The largest mobile operators — namely AT&T and Verizon — are particularly pleased that the legislation specifically bars the FCC from excluding carriers from bidding on spectrum for competitive reasons, although the FCC will be able to set limits on how much spectrum a single company can hold in a particular market. In general terms, this means the spectrum auctions are likely to favor deep-pocketed providers like Verizon and AT&T, which will largely be able to outbid competitors in key markets. However, ownership rules may present an opportunity for struggling T-Mobile, which currently has no clear path to LTE. Sprint may want to make a major play as well, particularly since its partnership with LightSquared to roll out LTE services appears to be in serious jeopardy.

Home Theater

Apple is arming up to redefine TV just like it did the phone

Curious about what Apple's answer to Netflix will be? Us too. So we combed through some patents, and looked at the landscape, to come up with a bold prediction: Apple's streaming service will be way bigger than anyone thinks.
Computing

Everything you need to know about routers, modems, combos, and mesh networks

Modem vs. router: what's the difference? We explain their functions so you can better diagnose any issues prior to contacting technical support. We also talk about a few variants you'll see offered by ISPs and retailers.
Movies & TV

The best movies on Amazon Prime right now (February 2019)

Prime Video provides subscribers with access to a host of fantastic films, but sorting through the catalog can be an undertaking. Luckily, we've done the work for you. Here are the best movies on Amazon Prime Video right now.
Computing

Wi-Fi helps connect all of our devices at high-speed, but what exactly is it?

What is Wi-Fi? It's a technology we all use everyday to connect all of our portable devices, but understanding how it works and how far it's come from its humble beginnings is another thing entirely.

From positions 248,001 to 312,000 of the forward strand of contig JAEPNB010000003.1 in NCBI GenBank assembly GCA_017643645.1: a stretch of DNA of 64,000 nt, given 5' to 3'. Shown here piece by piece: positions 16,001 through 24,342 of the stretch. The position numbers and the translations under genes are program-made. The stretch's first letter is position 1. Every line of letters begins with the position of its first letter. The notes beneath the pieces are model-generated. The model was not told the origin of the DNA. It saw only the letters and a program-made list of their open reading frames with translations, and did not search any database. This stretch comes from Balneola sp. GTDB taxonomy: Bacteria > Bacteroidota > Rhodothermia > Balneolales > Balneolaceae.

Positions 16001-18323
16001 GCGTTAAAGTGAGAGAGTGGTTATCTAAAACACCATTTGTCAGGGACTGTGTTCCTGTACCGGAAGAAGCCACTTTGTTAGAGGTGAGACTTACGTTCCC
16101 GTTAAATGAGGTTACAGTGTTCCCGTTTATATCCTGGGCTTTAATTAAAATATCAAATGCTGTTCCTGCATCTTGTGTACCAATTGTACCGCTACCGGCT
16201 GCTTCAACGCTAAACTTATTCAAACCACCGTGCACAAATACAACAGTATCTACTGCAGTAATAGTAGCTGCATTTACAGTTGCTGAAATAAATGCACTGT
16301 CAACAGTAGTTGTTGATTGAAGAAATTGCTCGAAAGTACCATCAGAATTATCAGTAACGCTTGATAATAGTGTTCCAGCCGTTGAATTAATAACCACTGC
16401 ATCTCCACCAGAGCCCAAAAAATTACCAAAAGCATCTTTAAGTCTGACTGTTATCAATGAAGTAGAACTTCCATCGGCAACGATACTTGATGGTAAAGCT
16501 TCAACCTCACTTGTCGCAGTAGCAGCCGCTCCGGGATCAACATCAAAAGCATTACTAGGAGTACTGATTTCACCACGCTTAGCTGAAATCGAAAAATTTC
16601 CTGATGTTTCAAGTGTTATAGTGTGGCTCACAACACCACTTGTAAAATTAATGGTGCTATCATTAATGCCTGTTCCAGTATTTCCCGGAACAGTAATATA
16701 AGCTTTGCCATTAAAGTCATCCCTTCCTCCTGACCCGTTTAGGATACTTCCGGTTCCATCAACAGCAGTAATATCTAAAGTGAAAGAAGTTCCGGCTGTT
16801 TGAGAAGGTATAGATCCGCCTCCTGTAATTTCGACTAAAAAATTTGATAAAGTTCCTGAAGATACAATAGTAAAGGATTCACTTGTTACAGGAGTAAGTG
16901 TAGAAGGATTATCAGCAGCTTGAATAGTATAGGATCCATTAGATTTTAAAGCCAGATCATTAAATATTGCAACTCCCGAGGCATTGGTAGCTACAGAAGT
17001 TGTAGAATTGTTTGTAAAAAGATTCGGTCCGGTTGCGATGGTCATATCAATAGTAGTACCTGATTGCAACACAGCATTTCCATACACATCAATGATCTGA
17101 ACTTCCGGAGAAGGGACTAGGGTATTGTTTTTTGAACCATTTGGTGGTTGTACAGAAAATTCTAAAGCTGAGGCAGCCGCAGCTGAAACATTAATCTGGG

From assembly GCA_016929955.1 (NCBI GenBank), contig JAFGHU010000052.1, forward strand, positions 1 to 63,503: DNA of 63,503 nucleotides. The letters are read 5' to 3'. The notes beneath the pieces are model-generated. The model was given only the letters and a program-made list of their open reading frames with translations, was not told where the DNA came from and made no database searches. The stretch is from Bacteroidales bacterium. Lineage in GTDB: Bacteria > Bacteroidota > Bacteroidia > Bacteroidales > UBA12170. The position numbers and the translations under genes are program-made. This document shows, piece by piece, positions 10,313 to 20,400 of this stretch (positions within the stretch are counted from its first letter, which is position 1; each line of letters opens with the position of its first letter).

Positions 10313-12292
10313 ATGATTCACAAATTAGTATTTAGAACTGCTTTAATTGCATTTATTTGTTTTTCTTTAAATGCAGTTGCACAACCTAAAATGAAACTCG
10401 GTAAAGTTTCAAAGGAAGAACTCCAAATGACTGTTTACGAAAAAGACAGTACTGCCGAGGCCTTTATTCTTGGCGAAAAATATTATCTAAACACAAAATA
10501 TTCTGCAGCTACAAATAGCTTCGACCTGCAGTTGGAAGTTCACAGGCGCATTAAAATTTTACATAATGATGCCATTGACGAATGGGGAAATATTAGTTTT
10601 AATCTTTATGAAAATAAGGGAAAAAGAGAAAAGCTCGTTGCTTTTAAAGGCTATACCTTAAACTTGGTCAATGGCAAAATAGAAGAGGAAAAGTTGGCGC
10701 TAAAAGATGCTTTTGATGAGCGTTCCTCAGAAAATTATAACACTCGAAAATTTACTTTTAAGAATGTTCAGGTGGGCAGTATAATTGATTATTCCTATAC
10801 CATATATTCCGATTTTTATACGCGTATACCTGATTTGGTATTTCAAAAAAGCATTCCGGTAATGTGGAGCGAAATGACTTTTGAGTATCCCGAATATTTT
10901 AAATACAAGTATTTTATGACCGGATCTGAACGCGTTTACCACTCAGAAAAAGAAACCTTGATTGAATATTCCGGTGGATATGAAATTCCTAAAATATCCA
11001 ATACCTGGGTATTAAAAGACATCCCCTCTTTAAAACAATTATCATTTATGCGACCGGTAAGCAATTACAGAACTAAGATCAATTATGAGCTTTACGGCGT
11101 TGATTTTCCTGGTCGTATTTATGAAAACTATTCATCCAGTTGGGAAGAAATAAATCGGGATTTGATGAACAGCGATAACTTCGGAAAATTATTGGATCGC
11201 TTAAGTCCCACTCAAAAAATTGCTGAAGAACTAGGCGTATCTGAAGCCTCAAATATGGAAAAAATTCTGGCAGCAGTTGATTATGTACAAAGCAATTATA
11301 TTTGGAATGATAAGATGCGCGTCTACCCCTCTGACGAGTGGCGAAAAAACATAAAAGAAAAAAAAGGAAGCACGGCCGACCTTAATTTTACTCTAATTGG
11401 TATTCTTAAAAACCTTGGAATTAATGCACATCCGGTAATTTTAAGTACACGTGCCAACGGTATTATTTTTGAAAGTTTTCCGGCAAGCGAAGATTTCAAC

Deals

Protect your iPhone or iPad with the IPVanish VPN, on sale through February

One of our favorite virtual private networks for iPhones and iPads, IPVanish, is now offering a huge discount on its two-year subscription as part of its 7th-birthday promotion. Read on to find out more about how this VPN works and how you…
Mobile

Verizon is launching real standards-based 5G in 30 cities in 2019

Verizon is in the midst of a massive 5G rollout. In addition to fixed 5G service, it will also begin deploying mobile 5G in the coming months. Here's everything you need to know about Verizon's 5G network and when it will be in your town.
Mobile

Samsung’s wide range of Galaxy products means there’s something for everyone

Samsung launched a host of new products on February 20, with prices ranging from just $35, all the way up to nearly $2,000. This was not by chance, and the company believes it has something for everyone in 2019.
Deals

Stay fit and save cash with our top 10 affordable Fitbit alternatives

As much as we love Fitbits, they're rather expensive. If all you want is a simple activity tracker, however, then check out these great cheap Fitbit alternatives. With offerings from brands like Garmin, you don't need to pay full price.
Mobile

Samsung Galaxy S10e vs. OnePlus 6T: Can the Flagship Killer survive?

The Samsung Galaxy S10e is the new affordable flagship on the block, but at $750, it's $200 more than the OnePlus 6T. Does the Flagship Killer stand a chance against the new generation of flagship devices? Let's take a closer look.
Deals

Make some time for the best smartwatch deals for February 2019

Smartwatches make your life easier by sending alerts right on your wrist. Many also provide fitness-tracking features. So if you're ready to take the plunge into wearables and want to save money, read on for the best smartwatch deals.
Product Review

Samsung’s Galaxy Buds are a brilliant combination of value and comfort

With six hours of battery life, an extremely comfortable fit, sweatproofing, and a very palatable price tag, Samsung’s Galaxy Buds are putting all other true wireless earbuds on notice.
Deals

Amazon drops a sweet deal on the Kate Spade Scallop smartwatch for women

Unlike many other smartwatches geared toward women, the Kate Spade Scallop offers a more chic and minimalistic look. With this Amazon sale going on right now, you can get it for $109 off its retail price.
Cars

Lyft’s Shared Saver service offers cheaper rides, but you’ll have to walk a little

Lyft has launched a new ride option called Shared Saver that offers cheaper rides if you're willing to walk a little. Shared Saver designates a nearby pick-up point and drops you off a short distance from your final destination.
Deals

The 5 best Apple AirPods alternatives for Android, Windows, and iOS devices

Apple AirPods, nice as they are, aren't the only game in town. Other makers are offering their own truly wireless earbuds, and if you're looking to buy a pair of high-end in-ear headphones, we've got the best AirPod alternatives on the…
1 of 2